Aaron Brooks named Most Improved Player

Not to break my arm patting myself on the back, but it looks like my prediction a few days ago was spot on. Aaron Brooks has won the 2010 Most Improved Player award.

The speedy, 6-foot point guard was named the NBA’s Most Improved Player on Thursday, after setting career highs in points (19.6 per game), assists (5.3) and rebounds (2.6). His scoring average went up 8.4 points from 2008-09, the highest increase of any qualifying player.

Brooks earned 403 of a possible 615 points, including 62 first-place votes, from a panel of 123 sports writers and broadcasters. Kevin Durant of Oklahoma City and George Hill of San Antonio tied for second with 101 total points.

This marks the 9th straight year that the award has gone to a player drafted with the 16th pick or later. Sixteen of the last 17 MIP winners were drafted #13 or later (or not at all, in the case of Darrell Armstrong). The award simply doesn’t go to former lottery picks.

Kevin Durant finished second, but as a former #2 overall pick, his superstardom was expected. I am a little surprised that Andrew Bogut didn’t finish in the top three. I thought that the somewhat mediocre start he had to his career would have lowered the bar enough that his drastic improvement both offensively and defensively would have been noticed by the voters.

As for George Hill, after only one TrueHoop panelist voted for him, this is what I had to say:

What about George Hill? He only got one vote from the TrueHoop panel, but the former 26th overall pick improved his numbers from 6-2-2 last season to 12-3-3 this season, and was a big reason why the Spurs stayed in the playoff picture even though they lost Tony Parker for part of the season.

Congratulations to Brooks. He had a very nice season.

Photo from fOTOGLIF

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Who will win the NBA Most Improved Player award?

When handicapping the NBA MIP award, I always like to look at the player’s original draft position. Here’s a table with the last 20 winners of the MIP award. Take a look:

Notice anything? Only one MIP winner in the last 16 years (Tracy McGrady) was drafted in the first 12 picks.

It appears that the voters don’t just look at overall improvement, they also take into account unexpected improvement.

Looking at TrueHoop’s list of MIP candidates that received more than one vote from a panel of voters, here are draft positions for each player: Kevin Durant (2), Andrew Bogut (1), Corey Brewer (7), Joakim Noah (9), Josh Smith (17), Russell Westbrook (4), Aaron Brooks (26), Anderson Varejao (30), Channing Frye (8), Al Horford (3), Andray Blatche (49) and Zach Randolph (19).

Can we safely cross Durant, Bogut, Noah, Westbrook, Frye and Horford off the list?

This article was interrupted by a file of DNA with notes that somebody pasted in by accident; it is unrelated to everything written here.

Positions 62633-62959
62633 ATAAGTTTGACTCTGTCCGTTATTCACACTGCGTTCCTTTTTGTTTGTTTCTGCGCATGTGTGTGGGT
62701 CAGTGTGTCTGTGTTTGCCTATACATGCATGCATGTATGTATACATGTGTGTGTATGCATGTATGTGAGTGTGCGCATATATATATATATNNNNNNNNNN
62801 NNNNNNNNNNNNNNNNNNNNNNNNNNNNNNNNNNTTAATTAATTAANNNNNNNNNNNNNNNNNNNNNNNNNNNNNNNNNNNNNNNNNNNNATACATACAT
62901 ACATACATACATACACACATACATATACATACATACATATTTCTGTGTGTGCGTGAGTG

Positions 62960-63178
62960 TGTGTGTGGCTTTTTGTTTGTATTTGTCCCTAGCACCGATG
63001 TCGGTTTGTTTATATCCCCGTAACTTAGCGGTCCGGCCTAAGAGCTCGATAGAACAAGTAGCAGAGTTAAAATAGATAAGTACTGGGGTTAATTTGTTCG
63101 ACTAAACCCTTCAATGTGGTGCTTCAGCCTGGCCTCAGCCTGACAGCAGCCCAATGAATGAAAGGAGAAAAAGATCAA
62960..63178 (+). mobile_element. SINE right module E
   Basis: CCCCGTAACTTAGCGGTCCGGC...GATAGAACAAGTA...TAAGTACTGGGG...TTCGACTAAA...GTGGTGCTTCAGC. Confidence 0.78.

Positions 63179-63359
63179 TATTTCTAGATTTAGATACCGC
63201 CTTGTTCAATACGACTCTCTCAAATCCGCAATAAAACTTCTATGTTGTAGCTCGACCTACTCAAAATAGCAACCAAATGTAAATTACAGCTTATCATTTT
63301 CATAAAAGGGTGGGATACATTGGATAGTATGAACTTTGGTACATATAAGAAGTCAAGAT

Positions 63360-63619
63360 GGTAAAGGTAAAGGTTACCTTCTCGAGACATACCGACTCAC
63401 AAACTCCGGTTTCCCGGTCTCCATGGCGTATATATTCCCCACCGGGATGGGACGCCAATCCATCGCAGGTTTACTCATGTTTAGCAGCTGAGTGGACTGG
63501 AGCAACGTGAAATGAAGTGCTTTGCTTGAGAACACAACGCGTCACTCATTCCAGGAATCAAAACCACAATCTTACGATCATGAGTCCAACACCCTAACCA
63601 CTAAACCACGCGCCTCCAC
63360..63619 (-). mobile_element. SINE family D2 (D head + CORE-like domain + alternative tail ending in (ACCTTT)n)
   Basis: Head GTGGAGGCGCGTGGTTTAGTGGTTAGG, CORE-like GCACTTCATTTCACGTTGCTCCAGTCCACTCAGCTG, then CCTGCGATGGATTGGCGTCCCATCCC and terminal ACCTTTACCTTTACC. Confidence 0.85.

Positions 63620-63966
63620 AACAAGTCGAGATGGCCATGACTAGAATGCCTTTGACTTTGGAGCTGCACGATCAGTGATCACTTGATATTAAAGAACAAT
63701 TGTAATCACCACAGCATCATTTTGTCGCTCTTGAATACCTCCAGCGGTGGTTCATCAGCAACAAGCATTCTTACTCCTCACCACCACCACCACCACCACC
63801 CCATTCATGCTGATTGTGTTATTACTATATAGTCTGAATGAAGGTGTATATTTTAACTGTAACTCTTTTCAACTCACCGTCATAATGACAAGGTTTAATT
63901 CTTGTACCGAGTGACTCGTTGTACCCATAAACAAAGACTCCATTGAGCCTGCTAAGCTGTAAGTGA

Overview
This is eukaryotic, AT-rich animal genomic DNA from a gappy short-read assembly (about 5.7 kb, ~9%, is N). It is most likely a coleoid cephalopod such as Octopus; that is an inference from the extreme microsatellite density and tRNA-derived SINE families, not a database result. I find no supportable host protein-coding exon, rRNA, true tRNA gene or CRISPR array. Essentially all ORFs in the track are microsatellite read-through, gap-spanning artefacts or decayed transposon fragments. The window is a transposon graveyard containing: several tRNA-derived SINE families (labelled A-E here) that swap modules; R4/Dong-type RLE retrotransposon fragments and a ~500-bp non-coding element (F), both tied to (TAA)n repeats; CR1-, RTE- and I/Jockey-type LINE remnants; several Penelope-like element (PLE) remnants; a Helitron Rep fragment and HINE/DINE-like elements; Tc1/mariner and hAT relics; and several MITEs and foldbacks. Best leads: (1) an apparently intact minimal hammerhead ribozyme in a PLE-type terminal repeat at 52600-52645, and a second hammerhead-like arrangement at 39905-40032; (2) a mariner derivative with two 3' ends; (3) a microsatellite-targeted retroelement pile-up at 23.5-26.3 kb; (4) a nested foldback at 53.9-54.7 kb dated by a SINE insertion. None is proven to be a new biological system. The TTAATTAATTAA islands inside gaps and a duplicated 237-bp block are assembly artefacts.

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Danny Granger wins Most Improved Player

Danny Granger has been named the 2009 NBA Most Improved Player. Last month, I wrote the following in my “Predicting the 2009 NBA year-end awards” post.

Most Improved
This is always a tough one. Usually, it goes to a player that entered the league without a lot of pomp and circumstance (i.e. they were non-lottery picks) that makes the jump from role player or starter to star or superstar. The last eight winners are: Hedo Turkoglu (16th pick), Monta Ellis (40th), Boris Diaw (21st), Bobby Simmons (42nd), Zach Randolph (19th), Gilbert Arenas (31st), Jermaine O’Neal (17th) and Tracy McGrady (9th). A few of the names being bandied about are Devin Harris (5th), Danny Granger (17th), Kevin Durant (2nd), Nene (7th), Thaddeus Young (12th), Brandon Roy (6th) and Roger Mason (31st). Durant, Harris, Roy, Young and Nene all came into the league as lottery picks, a fact that works against them in this case. They’ve all made leaps this season, though I think everyone was expecting Durant, Harris, Roy and Young to make those jumps. Nene is more of a comeback player than an MIP. He’s been battling injuries his entire career, so the fact that he’s playing well while healthy is no surprise. The last few winners indicate that the MIP usually goes to a player who makes an unexpected leap, so I think it will go to Danny Granger, though his late season run in 2007-08 works against him. He averaged 22.4 points in March of ’08, and 24.8 ppg in April of ’08, so if you dig into the numbers a little, his play this season isn’t as big of a surprise. Still, I don’t think that he had the same expectations as Durant, Harris and Roy, so I think he’s our guy. Mason might be the darkhorse.
My choice: Granger
My prediction: Granger

Devin Harris finished a close second (364 to 339). The bottom line is that it’s tough to win the MIP if you were a former lottery pick; it hasn’t been done since T-Mac won it back in 2001.

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